Sustainability and space data company Ecometrica is to help disseminate data from NASA’s latest ‘Global Ecosystem Dynamics Investigation’ (GEDI) LiDAR instrument, thanks to a new contract with the University of Maryland (UMD). The firm’s Ecometrica Platform will make processed maps more widely available to end users and reduce the need for additional processing of highly technical remote sensing LiDAR data.
GEDI is led by the UMD, in collaboration with NASA Goddard Spaceflight Center, and deploys a multibeam LiDAR instrument onboard the International Space Station to measure the forest vertical structure and biomass. Carried from Earth to the International Space Station atop a reusable SpaceX Falcon 9 rocket, it is already providing valuable raw data, which will be crucial in better understanding climate change and the Earth’s ecosystems.
Dr Richard Tipper, executive chairman of Ecometrica, said: “The value of downstream satellite data in managing climate and environmental risks is significant and it is important that this is available and easily accessible to users all over the world.
“Projects such as Forests 2020, the global forest monitoring initiative that is part of the UK Space Agency’s international programme, and managed by Ecometrica, are already proving very successful in using data from space to protect ecosystems on Earth. Importantly, this has also helped create an international skills-base and infrastructure across tropical forest countries, which can now benefit from the results of the very latest Earth observation instruments from NASA.”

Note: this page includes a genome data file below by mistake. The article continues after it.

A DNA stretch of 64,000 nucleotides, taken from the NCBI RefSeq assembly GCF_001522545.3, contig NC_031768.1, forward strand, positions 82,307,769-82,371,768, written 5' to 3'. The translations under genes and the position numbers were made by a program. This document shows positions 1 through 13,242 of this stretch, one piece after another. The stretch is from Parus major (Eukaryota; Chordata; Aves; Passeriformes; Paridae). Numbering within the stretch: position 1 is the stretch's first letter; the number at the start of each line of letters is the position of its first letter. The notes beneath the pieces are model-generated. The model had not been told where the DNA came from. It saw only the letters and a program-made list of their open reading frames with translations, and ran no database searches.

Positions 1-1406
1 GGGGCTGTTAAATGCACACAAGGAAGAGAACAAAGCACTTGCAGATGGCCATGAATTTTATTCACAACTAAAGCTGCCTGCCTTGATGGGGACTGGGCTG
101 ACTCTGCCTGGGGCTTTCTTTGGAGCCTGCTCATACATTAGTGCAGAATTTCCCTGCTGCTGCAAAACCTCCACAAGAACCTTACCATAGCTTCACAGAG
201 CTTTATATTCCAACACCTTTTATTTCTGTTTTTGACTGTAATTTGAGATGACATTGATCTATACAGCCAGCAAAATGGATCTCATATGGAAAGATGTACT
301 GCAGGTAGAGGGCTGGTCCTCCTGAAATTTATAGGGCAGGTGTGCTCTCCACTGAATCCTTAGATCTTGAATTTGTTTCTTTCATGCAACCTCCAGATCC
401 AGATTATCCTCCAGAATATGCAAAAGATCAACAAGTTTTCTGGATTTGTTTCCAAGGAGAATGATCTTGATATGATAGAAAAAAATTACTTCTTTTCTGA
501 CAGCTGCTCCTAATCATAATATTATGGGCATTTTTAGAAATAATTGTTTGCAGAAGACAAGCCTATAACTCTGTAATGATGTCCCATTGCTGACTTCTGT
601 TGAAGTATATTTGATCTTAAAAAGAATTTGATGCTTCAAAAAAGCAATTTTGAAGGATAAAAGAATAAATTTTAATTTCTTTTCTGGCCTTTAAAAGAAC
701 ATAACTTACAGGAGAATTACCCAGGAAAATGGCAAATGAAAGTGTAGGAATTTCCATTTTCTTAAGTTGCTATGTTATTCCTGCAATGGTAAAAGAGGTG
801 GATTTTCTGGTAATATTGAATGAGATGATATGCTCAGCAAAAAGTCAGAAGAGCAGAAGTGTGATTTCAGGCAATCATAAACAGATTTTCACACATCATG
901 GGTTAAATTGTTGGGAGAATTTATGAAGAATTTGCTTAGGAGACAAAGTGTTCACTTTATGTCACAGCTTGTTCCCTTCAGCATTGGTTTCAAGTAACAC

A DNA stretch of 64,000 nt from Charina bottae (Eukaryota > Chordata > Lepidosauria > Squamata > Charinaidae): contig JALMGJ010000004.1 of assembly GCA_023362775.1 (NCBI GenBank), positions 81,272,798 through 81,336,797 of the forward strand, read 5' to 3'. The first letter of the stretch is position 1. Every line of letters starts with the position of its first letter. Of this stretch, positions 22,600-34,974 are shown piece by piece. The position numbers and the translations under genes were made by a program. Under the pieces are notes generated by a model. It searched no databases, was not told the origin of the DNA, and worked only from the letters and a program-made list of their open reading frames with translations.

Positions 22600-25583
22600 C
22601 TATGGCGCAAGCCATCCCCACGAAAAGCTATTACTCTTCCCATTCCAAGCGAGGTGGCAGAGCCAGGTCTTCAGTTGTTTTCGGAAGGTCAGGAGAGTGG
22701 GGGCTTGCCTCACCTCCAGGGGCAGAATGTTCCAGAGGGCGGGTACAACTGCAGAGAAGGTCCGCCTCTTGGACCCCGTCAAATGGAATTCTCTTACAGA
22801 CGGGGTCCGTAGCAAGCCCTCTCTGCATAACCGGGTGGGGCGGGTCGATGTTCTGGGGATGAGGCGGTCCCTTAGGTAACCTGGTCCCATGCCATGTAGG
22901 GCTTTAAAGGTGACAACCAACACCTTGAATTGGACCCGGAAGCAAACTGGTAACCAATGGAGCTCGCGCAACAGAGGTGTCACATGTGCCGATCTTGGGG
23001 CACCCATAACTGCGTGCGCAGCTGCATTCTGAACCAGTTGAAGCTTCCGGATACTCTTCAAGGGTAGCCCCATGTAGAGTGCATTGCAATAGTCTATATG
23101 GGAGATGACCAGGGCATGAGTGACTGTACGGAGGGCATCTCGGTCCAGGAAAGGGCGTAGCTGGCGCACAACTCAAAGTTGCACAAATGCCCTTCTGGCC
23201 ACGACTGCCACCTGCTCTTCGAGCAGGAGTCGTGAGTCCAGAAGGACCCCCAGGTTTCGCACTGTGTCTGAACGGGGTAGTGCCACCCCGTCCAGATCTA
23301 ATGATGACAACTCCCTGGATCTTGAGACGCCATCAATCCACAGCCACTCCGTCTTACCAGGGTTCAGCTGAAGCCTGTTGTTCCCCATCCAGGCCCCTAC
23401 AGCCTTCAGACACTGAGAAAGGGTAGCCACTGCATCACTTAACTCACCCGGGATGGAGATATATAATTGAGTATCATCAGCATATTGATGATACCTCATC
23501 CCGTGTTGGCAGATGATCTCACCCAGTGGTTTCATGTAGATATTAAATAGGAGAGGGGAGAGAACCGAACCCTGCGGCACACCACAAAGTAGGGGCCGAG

The complex LiDAR instrument is operated by the university, which is working with Ecometrica to make data available globally in a format that is easy to use for environmental monitoring and protection purposes.
Professor Ralph Dubayah, principal investigator on the GEDI mission, explained: “Ecometrica’s role is crucial because of the growing network of international experts using the Ecometrica Platform to translate academic outputs into real life applications. The Forests 2020 is supported by a global community of experts who will be able to access the GEDI outputs to make important advancements in their fields.”
The data has global potential but needs to be interpreted. Ecometrica’s Platform will display key findings on rapidly updating maps, allowing conservation organisations and government agencies around the world to tap into the findings and use the real-time data to monitor forest canopies and cover.
Ecometrica and the University of Maryland have a history of working together, focused on building applications investigating forestry carbon management in Sonoma County, California. This partnership is set to continue as part of the latest three-year contract.
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